Lorin G. Sloan v. Commissioner., United States Tax Court - Memorandum Decision, T.C. Memo. 1994-628, Docket No. 17416-93., Filed December 21, 1994
Lorin G. Sloan v. Commissioner.
United States Tax Court - Memorandum Decision
T.C. Memo. 1994-628
Docket No. 17416-93.
Filed December 21, 1994.
Howard N. Bernstein, for the petitioner. Diane L. Worland, for the respondent.
Memorandum Findings of Fact and Opinion
COHEN, Judge: Respondent determined deficiencies in and additions to petitioner's Federal income taxes as follows:
The issues for decision are whether petitioner had unreported taxable dividends during 1986, 1987, 1988, and 1989; whether petitioner received an unreported individual retirement (IRA) account distribution in 1989; whether petitioner is entitled to dependency exemptions during the years in issue; whether petitioner's taxes should be computed at joint return rates; whether refunds of any overpayments resulting from withholding of income taxes during the years in issue are barred by the statute of limitations; whether petitioner is liable for the additions to tax under sections 6651(a) and 6653(a); and whether a penalty should be awarded under section 6673. Unless otherwise indicated, all section references are to the Internal Revenue Code in effect for the years in issue, and all Rule references are to the Tax Court Rules of Practice and Procedure.
Findings of Fact
Some of the facts have been stipulated, and the stipulated facts are incorporated in our findings by this reference. Petitioner resided in Wabash, Indiana, at the time his petition was filed.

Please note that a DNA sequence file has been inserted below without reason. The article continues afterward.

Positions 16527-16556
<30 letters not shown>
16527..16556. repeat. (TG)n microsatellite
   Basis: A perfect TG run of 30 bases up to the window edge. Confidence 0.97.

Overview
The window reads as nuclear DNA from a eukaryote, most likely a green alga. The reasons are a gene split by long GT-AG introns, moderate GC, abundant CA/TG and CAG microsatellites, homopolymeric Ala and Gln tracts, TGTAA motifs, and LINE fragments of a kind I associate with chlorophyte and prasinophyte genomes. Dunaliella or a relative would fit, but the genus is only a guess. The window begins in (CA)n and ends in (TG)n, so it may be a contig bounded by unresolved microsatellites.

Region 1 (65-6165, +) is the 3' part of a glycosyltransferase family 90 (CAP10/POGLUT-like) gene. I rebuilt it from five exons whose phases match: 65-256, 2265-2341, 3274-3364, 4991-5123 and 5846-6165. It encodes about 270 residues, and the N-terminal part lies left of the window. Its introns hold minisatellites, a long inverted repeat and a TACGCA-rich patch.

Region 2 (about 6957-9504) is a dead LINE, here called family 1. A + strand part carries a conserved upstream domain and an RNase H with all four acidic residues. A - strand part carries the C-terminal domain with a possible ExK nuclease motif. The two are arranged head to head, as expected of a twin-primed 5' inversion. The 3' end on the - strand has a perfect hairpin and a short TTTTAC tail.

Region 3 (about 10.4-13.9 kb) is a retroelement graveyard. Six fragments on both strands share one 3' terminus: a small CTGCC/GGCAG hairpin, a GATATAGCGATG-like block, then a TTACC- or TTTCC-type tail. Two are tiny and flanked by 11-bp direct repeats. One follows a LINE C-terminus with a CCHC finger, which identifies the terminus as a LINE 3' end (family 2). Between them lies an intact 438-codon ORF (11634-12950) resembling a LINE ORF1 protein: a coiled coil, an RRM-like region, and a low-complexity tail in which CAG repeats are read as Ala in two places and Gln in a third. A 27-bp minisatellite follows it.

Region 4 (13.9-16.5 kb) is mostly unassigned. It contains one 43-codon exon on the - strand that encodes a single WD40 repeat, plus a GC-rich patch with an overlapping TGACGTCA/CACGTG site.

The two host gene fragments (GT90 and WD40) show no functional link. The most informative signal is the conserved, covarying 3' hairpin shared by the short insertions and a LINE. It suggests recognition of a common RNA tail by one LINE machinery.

During the years in issue, petitioner was employed by the Fisher Body Division of General Motors in Marion, Indiana. For each of the years in issue, petitioner earned wages subject to Federal income tax withholding that were reported to him on Forms W-2 as follows:
During all of the years in issue, petitioner was married to Carol Sloan (Mrs. Sloan). Mrs. Sloan was not employed outside the home for wages. Petitioner and Mrs. Sloan had three children: Melissa, born in 1964; Lorin, Jr., born in 1966; and Patrick, born in 1971. During 1984, 1985, 1986, and 1987, Melissa was a full-time student living at home, and petitioner provided more than 50 percent of her support. During 1984 and 1985, petitioner provided over 50 percent of the support for Lorin, Jr., and Patrick. During 1986, 1987, and 1988, petitioner provided over 50 percent of the support for Patrick.
Petitioner failed to file timely Federal income tax returns for any of the years in issue. At all material times, he has maintained that he is not a person liable for Federal income taxes, notwithstanding his 1990 conviction of tax evasion for 1981, 1982, and 1983; affirmance of his conviction by the Court of Appeals for the Seventh Circuit, reported in United States v. Sloan [91-2 USTC ╤ 50,388], 939 F.2d 499 (7th Cir. 1991); and our Opinion in Sloan v. Commissioner [Dec. 49,652], 102 T.C. 137 (1994).
The statutory notice for 1984 through 1991 was sent June 1, 1993, and the petition in this case was filed August 10, 1993. In addition to determining that petitioner had the wages reported on Forms W-2, respondent determined the following:
═ It is determined that you received taxable dividends of $63.00, $82.00, $90.00 and $54.00 from the National Bank of Detroit Trustee in the tax years 1986, 1987, 1988, and 1989, respectively. Therefore, taxable income is increased $63.00, $82.00, $90.00 and $54.00 for the tax years ended December 31, 1986, December 31, 1987, December 31, 1988, and December 31, 1989, respectively.
1c.) IRA Distributions
It is determined that you received $1,544.00 in the tax year 1989 as a payment from your individual retirement account before you reached age 59 1/2 or became disabled. Therefore, taxable income is increased $1,544.00 for the year ended December 31, 1989.
Respondent allowed petitioner one personal exemption and the standard deduction and computed taxes using the rates for a married person filing separately.